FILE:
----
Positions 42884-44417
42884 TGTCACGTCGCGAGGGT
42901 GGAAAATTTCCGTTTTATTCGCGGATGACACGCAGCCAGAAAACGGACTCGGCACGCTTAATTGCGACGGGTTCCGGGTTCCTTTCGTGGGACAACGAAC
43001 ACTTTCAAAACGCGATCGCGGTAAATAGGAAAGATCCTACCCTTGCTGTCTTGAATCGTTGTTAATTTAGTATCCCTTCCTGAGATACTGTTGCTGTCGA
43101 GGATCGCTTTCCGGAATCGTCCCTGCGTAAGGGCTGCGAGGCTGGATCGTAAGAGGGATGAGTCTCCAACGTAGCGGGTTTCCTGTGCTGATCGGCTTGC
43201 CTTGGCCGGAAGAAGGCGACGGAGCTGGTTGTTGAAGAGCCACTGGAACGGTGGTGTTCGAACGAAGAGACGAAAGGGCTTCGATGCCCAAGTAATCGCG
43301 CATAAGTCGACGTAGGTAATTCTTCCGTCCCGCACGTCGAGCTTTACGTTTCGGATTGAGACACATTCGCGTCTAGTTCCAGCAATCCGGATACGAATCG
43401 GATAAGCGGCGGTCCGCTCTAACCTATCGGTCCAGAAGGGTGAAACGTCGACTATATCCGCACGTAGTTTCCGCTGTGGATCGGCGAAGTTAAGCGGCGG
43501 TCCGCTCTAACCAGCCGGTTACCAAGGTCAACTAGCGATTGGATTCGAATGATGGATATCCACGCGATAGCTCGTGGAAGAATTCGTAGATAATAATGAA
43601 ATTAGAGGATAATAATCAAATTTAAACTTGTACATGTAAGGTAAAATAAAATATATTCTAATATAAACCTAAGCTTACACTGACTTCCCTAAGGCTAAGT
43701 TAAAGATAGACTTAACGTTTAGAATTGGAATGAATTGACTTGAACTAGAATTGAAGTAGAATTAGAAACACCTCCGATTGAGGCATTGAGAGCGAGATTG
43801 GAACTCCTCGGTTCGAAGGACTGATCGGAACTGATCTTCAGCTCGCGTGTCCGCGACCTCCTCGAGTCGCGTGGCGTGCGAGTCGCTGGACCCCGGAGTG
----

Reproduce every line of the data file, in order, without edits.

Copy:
Positions 42884-44417
42884 TGTCACGTCGCGAGGGT
42901 GGAAAATTTCCGTTTTATTCGCGGATGACACGCAGCCAGAAAACGGACTCGGCACGCTTAATTGCGACGGGTTCCGGGTTCCTTTCGTGGGACAACGAAC
43001 ACTTTCAAAACGCGATCGCGGTAAATAGGAAAGATCCTACCCTTGCTGTCTTGAATCGTTGTTAATTTAGTATCCCTTCCTGAGATACTGTTGCTGTCGA
43101 GGATCGCTTTCCGGAATCGTCCCTGCGTAAGGGCTGCGAGGCTGGATCGTAAGAGGGATGAGTCTCCAACGTAGCGGGTTTCCTGTGCTGATCGGCTTGC
43201 CTTGGCCGGAAGAAGGCGACGGAGCTGGTTGTTGAAGAGCCACTGGAACGGTGGTGTTCGAACGAAGAGACGAAAGGGCTTCGATGCCCAAGTAATCGCG
43301 CATAAGTCGACGTAGGTAATTCTTCCGTCCCGCACGTCGAGCTTTACGTTTCGGATTGAGACACATTCGCGTCTAGTTCCAGCAATCCGGATACGAATCG
43401 GATAAGCGGCGGTCCGCTCTAACCTATCGGTCCAGAAGGGTGAAACGTCGACTATATCCGCACGTAGTTTCCGCTGTGGATCGGCGAAGTTAAGCGGCGG
43501 TCCGCTCTAACCAGCCGGTTACCAAGGTCAACTAGCGATTGGATTCGAATGATGGATATCCACGCGATAGCTCGTGGAAGAATTCGTAGATAATAATGAA
43601 ATTAGAGGATAATAATCAAATTTAAACTTGTACATGTAAGGTAAAATAAAATATATTCTAATATAAACCTAAGCTTACACTGACTTCCCTAAGGCTAAGT
43701 TAAAGATAGACTTAACGTTTAGAATTGGAATGAATTGACTTGAACTAGAATTGAAGTAGAATTAGAAACACCTCCGATTGAGGCATTGAGAGCGAGATTG
43801 GAACTCCTCGGTTCGAAGGACTGATCGGAACTGATCTTCAGCTCGCGTGTCCGCGACCTCCTCGAGTCGCGTGGCGTGCGAGTCGCTGGACCCCGGAGTG